• The Cancer Program Administrator is the role assigned by the CoC as the billing contact for all accredited programs. If the Cancer Program Administrator role in CoC Datalinks is vacant at any time, this could result in billing delays and, subsequently, Performance Report delays. It is essential that all contact information under the "Manage Staff Contacts" section in CoC Datalinks be continually updated and accurate.
  • There is no longer an annual Maintenance Fee (this was discontinued in 2015). The Annual Maintenance Fee and Survey Fee (previously billed triennially) have been combined and replaced by one single annual accreditation fee invoiced every year. The annual fee structure went into effect January 2016 with billing beginning in November 2015.

For detailed information on the CoC accreditation fee, visit the Accreditation Fees page.

Resources for Cancer Liaison Physicians

2016 Commission on Cancer Paper Competition Winners

The CoC hosts an annual paper competition for physicians-in-training to foster the importance of oncologic research in support of its mission:

“The Commission on Cancer is a consortium of professional organizations dedicated to improving survival and quality of life for cancer patients through standard setting, prevention, research, education and the monitoring of quality care.”

Residents and fellows-in-training submitted abstracts  that cover topics specific to oncology and directly relate to the CoC mission. Papers were submitted through several of the American College of Surgeons (ACS) chapters and CoC State Chairs. After careful review and scoring by the Committee on Cancer Liaison, the following individuals will receive honors at the CoC Annual Meeting on Sunday, October 16.

First Place
Kendall Keck, MD
University of Iowa Hospitals and Clinics
Iowa City, IA
Higher Tumor Grade in Neuroendocrine Tumor Metastases Negatively Impacts Survival

Dr. Keck is a fourth-year general surgery resident at the University of Iowa Hospitals and Clinics. He is in his second of two years of dedicated research with his mentor James Howe, MD, FACS. His primary research is on the genetic basis and clinical outcomes of neuroendocrine tumors and juvenile polyposis.

Second Place
Ahsan Raza, MD
University of Florida, Gainesville
Gainesville, FL
Variability in Radiation Therapy for Rectal Cancer between Academic and Community Center

Dr. Raza was born and raised in Karachi, Pakistan. He went to medical school at the Aga Khan University in Pakistan before joining the University of Florida Health as a surgical resident. He developed a love for colorectal surgery after joining the University of Florida and working with excellent mentors to whom he attributes his success.

Third Place
Justin Wilkes, MD
University of Iowa Carver College of Medicine, Iowa City
Iowa City, IA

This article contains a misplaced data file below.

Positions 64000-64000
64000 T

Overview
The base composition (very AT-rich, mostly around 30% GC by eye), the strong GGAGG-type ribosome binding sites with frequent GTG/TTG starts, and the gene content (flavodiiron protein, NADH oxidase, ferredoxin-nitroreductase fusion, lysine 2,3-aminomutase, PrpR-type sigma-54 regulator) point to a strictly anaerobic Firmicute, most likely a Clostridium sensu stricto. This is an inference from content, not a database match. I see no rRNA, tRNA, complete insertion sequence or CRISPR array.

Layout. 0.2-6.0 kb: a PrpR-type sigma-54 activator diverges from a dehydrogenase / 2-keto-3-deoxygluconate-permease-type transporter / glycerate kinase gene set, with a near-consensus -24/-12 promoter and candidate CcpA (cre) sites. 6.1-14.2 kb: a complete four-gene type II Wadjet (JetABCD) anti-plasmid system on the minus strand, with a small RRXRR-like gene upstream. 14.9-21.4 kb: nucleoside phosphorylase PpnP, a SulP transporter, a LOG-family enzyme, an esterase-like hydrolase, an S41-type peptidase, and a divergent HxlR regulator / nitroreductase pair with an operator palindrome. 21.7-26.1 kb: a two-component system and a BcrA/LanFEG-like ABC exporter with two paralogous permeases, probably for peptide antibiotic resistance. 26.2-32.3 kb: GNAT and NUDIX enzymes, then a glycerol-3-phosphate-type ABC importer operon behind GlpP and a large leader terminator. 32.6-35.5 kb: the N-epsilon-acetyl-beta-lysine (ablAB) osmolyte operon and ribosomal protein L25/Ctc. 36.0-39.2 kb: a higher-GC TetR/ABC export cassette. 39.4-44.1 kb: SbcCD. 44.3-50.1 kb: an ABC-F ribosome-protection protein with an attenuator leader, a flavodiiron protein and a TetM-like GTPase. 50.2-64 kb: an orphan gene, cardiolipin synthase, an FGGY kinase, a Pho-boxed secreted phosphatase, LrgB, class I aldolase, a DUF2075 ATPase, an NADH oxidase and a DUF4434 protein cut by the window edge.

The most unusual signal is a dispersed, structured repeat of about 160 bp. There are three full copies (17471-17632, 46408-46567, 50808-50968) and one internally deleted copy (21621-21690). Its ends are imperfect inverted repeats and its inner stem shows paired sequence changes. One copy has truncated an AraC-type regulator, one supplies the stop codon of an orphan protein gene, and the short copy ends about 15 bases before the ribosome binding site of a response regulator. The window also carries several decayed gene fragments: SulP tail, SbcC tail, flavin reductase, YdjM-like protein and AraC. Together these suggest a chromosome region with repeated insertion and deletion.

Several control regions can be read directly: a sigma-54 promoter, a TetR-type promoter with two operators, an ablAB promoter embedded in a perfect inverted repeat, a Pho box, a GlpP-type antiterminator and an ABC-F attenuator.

Pharmacologic Ascorbate (P-AscH-) Induces Cell Death and Inhibits Hypoxic Response Elements in Pancreatic Adenocarcinoma

Dr. Wilkes has completed three years of general surgery residency at Maine Medical Center, Portland. He joined the research lab at the University of Iowa in 2016 as a T32 research fellow, studying high-dose Vitamin C in pancreatic cancer. He will return to Maine Medical Center with an anticipated graduation date of June 2019 and hopes to pursue a fellowship in surgical oncology.

News from ACoS Cancer Programs


AJCC Disease Site Webinars Based on AJCC 7th Edition

The American Joint Committee on Cancer (AJCC) scheduled five disease site webinars for summer and early fall this year. The webinars--provided at no cost--will provide highlights of the five most common site chapters for AJCC 7th edition staging and include: Melanoma, Lung, Breast, Colorectum, and Prostate. There will be pre- and post-education quizzes to serve as a self-assessment for the information learned. The webinars will provide information on the uniqueness, differences, exceptions, or special concerns for the disease sites.

Each lecture will contain the following topics:

  • Overview and Learning Objectives
  • Anatomy Affecting Stage
  • Classification Issues
  • Assigning T, N, M Stage Group
  • Information and Questions on AJCC Staging and Summary

All five webinar recordings for Melanoma, Lung, Breast, Colorectum, and Prostate are available now on the AJCC website.

You can visit the AJCC website to learn more about the Disease Site webinars and to stay up-to-date.

Implementation of the AJCC 8th Edition Cancer Staging System

Download the letter

September 13, 2016

The latest edition of the AJCC Cancer Staging Manual, the 8th Edition, will be published by Springer on October 31, 2016 and will replace the 7th Edition for use in clinical care effective January 1, 2017. The 8th Edition Cancer Staging System is the culmination of the work of more than 400 volunteers, representing all members of the multidisciplinary cancer care team from across the world.

Patient Care